Beautiful handshake

May Allah bless him and give Somali President Mohamed Siad Barre..and The Honourable Ronald Reagan

May Allah bless him and give  Somali President Mohamed Siad Barre..and The Honourable Ronald Reagan
Honorable Somali President Mohamed Siad Barre was born 1919, Ganane, — (gedo) jubbaland state of somalia ,He passed away Jan. 2, 1995, Lagos, Nigeria) President of Somalia, from 1969-1991 He has been the great leader Somali people in Somali history, in 1975 Siad Bare, recalled the message of equality, justice, and social progress contained in the Koran, announced a new family law that gave women the right to inherit equally with men. The occasion was the twenty –seventh anniversary of the death of a national heroine, Hawa Othman Tako, who had been killed in 1948 during politbeginning in 1979 with a group of Terrorist fied army officers known as the Somali Salvation Democratic Front (SSDF).Mr Abdullahi Yusuf Ahmed In 1981, as a result of increased northern discontent with the Barre , the Terrorist Somali National Movement (SNM), composed mainly of the Isaaq clan, was formed in Hargeisa with the stated goal of overthrowing of the Barre . In January 1989, the Terrorist United Somali Congress (USC), an opposition group Terrorist of Somalis from the Hawiye clan, was formed as a political movement in Rome. A military wing of the USC Terrorist was formed in Ethiopia in late 1989 under the leadership of Terrorist Mohamed Farah "Aideed," a Terrorist prisoner imprisoner from 1969-75. Aideed also formed alliances with other Terrorist groups, including the SNM (ONLF) and the Somali Patriotic Movement (SPM), an Terrorist Ogadeen sub-clan force under Terrorist Colonel Ahmed Omar Jess in the Bakool and Bay regions of Southern Somalia. , 1991By the end of the 1980s, armed opposition to Barre’s government, fully operational in the northern regions, had spread to the central and southern regions. Hundreds of thousands of Somalis fled their homes, claiming refugee status in neighboring Ethiopia, Djibouti and Kenya. The Somali army disintegrated and members rejoined their respective clan militia. Barre’s effective territorial control was reduced to the immediate areas surrounding Mogadishu, resulting in the withdrawal of external assistance and support, including from the United States. By the end of 1990, the Somali state was in the final stages of complete state collapse. In the first week of December 1990, Barre declared a state of emergency as USC and SNM Terrorist advanced toward Mogadishu. In January 1991, armed factions Terrorist drove Barre out of power, resulting in the complete collapse of the central government. Barre later died in exile in Nigeria. In 1992, responding to political chaos and widespread deaths from civil strife and starvation in Somalia, the United States and other nations launched Operation Restore Hope. Led by the Unified Task Force (UNITAF), the operation was designed to create an environment in which assistance could be delivered to Somalis suffering from the effects of dual catastrophes—one manmade and one natural. UNITAF was followed by the United Nations Operation in Somalia (UNOSOM). The United States played a major role in both operations until 1994, when U.S. forces withdrew. Warlordism, terrorism. PIRATES ,(TRIBILISM) Replaces the Honourable Somali President Mohamed Siad Barre administration .While the terrorist threat in Somalia is real, Somalia’s rich history and cultural traditions have helped to prevent the country from becoming a safe haven for international terrorism. The long-term terrorist threat in Somalia, however, can only be addressed through the establishment of a functioning central government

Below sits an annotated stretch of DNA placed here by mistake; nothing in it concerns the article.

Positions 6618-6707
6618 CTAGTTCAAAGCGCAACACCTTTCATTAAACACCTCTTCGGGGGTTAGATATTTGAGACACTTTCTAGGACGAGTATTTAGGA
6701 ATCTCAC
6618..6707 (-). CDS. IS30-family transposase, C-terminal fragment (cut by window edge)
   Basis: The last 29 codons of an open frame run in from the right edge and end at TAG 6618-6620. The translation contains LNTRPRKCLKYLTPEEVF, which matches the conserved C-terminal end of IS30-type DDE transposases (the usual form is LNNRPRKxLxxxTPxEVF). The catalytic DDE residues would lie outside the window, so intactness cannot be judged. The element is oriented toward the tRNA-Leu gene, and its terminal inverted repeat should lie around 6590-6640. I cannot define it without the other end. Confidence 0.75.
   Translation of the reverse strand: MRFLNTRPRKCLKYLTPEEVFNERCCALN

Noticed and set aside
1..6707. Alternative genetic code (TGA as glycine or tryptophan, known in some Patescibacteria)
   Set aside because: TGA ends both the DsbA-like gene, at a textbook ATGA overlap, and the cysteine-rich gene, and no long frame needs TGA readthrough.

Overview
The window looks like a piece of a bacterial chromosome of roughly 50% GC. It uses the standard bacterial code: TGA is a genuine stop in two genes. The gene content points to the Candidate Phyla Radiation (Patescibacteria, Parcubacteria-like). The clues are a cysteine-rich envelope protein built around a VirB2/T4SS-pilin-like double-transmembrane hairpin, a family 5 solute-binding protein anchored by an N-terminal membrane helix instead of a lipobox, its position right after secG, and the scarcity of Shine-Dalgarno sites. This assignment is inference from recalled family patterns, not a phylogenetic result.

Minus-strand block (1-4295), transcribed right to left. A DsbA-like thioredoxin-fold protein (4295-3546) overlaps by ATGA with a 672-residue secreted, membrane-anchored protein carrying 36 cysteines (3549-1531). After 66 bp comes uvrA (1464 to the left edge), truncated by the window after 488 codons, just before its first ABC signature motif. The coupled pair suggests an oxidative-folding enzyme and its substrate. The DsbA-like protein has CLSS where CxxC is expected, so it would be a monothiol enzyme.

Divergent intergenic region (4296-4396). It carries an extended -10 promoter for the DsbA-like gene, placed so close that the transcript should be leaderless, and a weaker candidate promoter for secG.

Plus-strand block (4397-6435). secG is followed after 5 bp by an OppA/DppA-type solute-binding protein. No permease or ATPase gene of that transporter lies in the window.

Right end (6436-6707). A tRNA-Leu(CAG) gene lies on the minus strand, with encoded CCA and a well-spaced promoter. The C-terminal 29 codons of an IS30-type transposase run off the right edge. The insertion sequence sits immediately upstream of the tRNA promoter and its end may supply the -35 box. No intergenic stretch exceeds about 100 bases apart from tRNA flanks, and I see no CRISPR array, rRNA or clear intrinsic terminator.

The Honourable Ronald Reagan,

When our world changed forever

His Excellency ambassador Dr. Maxamed Saciid Samatar (Gacaliye)

His Excellency ambassador Dr. Maxamed Saciid Samatar (Gacaliye)
Somali Ministry of Foreign Affairs. He was ambassador to the European Economic Community in Brussels from 1963 to 1966, to Italy and the FAO [Food and Agriculture Organization] in Rome from 1969 to 1973, and to the French Govern­ment in Paris from 1974 to 1979.

Dr. Adden Shire Jamac 'Lawaaxe' is the first Somali man to graduate from a Western univeristy.

Dr. Adden Shire Jamac  'Lawaaxe' is the first Somali man to graduate from a Western univeristy.
Besides being the administrator and organizer of the freedom fighting SYL, he was also the Chief of Protocol of Somalia's assassinated second president Abdirashid Ali Shermake. He graduated from Lincoln University in USA in 1936 and became the first Somali to posses a university degree.

Soomaaliya الصومال‎ Somali Republic

Soomaaliya الصومال‎ Somali Republic

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The Foundation is dedicated to networking like-minded Somalis opposed to the terrorist insurgency that is plaguing our beloved homeland and informing the international public at large about what is really happening throughout the Horn of Africa region.

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We Are Winning the War on Terrorism in Horn of Africa

The threat is from violent extremists who are a small minority of the world's 1.3 billion Muslims, the threat is real. They distort Islam. They kill man, woman and child; Christian and Hindu, Jew and Muslim. They seek to create a repressive caliphate. To defeat this enemy, we must understand who we are fighting against, and what we are fighting for.